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Policy Forum

Financing Maternal and Child Health—What Are the Limitations in Estimating Donor Flows and Resource Needs?

  • Marco Schäferhoff mail,

    mschaeferhoff@seekdevelopment.org

    Affiliation: Evidence to Policy initiative, SEEK Development, Berlin, Germany

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  • Christina Schrade,

    Affiliation: Evidence to Policy initiative, SEEK Development, Berlin, Germany

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  • Gavin Yamey

    Affiliation: Evidence to Policy initiative, Global Health Group, University of California, San Francisco, San Francisco, California, United States of America

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  • Published: July 06, 2010
  • DOI: 10.1371/journal.pmed.1000305
  • Published in PLOS Medicine

Reader Comments (1)

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Note on costing and tracking investments

Posted by sdennis on 16 Feb 2011 at 19:20 GMT

Many thanks to the authors for a thorough and useful article. And this research also shows exactly how much work goes into the biannual Countdown reports. I have a few notes to respond to and build on points made in your article.

1. The OECD DAC CRS database may not have an MNCH category, but maternal health interventions are clearly included in the purpose code for Reproductive Health Care (13020). The purpose code is defined as, “Promotion of reproductive health; prenatal and postnatal care including delivery; prevention and treatment of infertility; prevention and management of consequences of abortion; safe motherhood activities.” Perhaps the definition should be updated to include more maternal health interventions, but the category is there. For advocacy and accountability purposes, funding for maternal health and child health interventions should be tracked separately wherever possible.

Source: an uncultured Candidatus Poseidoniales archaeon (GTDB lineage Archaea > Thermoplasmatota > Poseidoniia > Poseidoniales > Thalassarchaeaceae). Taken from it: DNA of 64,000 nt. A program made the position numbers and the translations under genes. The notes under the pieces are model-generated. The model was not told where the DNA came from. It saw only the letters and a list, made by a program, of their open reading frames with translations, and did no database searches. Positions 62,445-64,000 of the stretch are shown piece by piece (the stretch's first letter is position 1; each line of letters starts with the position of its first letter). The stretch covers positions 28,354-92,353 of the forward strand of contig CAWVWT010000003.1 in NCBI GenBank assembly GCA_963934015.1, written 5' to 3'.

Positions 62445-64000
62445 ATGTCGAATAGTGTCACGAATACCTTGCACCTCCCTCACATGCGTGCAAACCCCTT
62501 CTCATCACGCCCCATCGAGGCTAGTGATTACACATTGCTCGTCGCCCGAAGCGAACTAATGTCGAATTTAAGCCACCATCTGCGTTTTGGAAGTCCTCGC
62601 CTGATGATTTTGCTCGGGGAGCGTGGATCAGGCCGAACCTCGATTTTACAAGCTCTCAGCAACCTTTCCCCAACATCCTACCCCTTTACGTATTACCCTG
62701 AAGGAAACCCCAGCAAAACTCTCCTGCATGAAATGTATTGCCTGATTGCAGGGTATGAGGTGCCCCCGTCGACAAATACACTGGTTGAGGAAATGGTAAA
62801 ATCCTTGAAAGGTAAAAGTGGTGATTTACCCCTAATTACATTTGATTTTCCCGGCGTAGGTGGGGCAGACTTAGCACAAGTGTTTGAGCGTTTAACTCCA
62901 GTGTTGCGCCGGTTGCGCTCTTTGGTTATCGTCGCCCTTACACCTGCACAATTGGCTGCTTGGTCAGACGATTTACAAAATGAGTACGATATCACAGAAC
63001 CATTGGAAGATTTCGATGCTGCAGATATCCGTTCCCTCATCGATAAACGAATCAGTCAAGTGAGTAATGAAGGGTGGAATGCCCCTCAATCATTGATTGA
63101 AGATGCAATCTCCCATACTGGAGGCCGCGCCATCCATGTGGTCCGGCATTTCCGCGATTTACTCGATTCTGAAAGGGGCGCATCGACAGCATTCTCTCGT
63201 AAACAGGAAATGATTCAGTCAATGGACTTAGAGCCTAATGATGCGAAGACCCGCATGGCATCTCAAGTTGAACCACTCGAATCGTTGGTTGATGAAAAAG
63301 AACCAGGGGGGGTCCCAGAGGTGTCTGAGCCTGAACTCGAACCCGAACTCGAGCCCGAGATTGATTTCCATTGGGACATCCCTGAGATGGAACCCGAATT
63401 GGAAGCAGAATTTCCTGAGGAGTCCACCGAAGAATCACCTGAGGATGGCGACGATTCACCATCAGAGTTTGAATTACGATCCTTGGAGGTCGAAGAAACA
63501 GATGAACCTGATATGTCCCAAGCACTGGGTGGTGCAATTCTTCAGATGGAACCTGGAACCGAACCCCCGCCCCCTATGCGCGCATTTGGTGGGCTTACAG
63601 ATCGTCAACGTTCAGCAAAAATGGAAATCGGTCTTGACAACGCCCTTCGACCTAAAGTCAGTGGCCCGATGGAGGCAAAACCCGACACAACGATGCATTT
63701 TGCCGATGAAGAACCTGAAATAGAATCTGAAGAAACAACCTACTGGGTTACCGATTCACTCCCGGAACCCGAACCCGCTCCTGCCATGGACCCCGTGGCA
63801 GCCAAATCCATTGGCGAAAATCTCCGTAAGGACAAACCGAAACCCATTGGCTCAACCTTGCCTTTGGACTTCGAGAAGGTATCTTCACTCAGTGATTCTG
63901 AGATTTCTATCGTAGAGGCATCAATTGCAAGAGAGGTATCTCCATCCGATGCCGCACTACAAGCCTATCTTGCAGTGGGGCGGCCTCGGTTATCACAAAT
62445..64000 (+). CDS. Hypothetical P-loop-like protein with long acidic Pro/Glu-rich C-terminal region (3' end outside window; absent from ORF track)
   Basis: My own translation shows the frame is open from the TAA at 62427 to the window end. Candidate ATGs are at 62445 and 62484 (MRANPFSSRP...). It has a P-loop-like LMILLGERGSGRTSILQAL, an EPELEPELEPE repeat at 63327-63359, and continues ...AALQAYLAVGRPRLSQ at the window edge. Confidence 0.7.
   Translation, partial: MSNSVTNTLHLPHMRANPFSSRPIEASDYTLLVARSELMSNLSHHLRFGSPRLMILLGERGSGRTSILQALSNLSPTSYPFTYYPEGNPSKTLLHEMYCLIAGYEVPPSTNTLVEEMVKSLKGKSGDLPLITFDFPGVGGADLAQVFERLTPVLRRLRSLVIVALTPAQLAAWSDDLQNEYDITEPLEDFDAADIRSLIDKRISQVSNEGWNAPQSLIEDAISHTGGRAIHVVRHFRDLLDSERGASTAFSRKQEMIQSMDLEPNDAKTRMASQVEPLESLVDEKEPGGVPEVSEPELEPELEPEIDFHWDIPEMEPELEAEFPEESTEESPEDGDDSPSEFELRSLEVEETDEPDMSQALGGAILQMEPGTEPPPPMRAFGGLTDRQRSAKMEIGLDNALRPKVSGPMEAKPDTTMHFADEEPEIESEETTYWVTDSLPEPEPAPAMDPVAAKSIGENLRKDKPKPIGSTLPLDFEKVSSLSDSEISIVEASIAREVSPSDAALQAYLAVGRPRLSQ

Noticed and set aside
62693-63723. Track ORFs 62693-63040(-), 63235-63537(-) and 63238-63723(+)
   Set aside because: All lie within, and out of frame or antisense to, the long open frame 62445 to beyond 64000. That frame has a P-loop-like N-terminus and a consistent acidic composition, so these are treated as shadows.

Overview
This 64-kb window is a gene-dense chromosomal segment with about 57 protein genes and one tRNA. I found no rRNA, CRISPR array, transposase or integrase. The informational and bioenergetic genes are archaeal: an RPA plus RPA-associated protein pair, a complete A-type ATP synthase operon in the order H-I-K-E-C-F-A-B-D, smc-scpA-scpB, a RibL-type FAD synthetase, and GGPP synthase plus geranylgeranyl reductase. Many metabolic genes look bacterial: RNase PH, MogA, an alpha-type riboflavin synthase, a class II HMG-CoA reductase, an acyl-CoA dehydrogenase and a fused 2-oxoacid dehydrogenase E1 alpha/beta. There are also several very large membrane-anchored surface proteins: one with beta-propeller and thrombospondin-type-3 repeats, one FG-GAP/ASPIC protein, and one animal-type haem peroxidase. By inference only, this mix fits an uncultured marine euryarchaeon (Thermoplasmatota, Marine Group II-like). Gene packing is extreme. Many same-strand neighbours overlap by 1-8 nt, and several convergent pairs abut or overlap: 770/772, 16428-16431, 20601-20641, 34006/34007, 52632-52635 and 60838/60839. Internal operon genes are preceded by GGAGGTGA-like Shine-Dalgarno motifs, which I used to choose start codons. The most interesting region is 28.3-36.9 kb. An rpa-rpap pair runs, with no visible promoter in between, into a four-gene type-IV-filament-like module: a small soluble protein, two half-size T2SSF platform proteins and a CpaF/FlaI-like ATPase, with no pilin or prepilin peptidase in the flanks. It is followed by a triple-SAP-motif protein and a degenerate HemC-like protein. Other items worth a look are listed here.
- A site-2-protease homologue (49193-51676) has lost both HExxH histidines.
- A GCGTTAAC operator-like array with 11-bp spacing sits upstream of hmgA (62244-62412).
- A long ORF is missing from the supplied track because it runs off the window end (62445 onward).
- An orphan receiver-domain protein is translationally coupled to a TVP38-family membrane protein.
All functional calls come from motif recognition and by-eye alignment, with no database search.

2. Thank you for pointing out that investments in family planning are crucial to improving maternal health, and will be tracking in the 2012 Countdown report. Investments in family planning are also part of the PMNCH $30 billion estimate, and therefore need to be included to more accurately compare disbursements to funding needs.
3. Regarding the $30 billion estimate, our research shows that the PMNCH/WHO estimate for family planning + maternal health is on the lower end of a spectrum of current estimates. For a comparison of cost estimates for reproductive health including maternal health, see Dennis and Mutunga (2009) “Funding Common Ground: Cost Estimates for International Reproductive Health.” In addition to the WHO and World Bank numbers, our analysis includes two other commonly cited estimates, one by The Guttmacher Institute and UNFPA cited by the present article, and another by UNFPA alone.
4. The authors are correct in stressing the importance of including health systems strengthening (HSS) costs as part of the overall investment need to improve maternal and child health. But the question of how HSS costs are applied to different themes is difficult to address. In “Funding Common Ground,” we roughly standardized cost estimates that present direct and HSS costs separately by allocating HSS costs to direct costs proportionally.

Thank you again for a very informative piece of work.

No competing interests declared.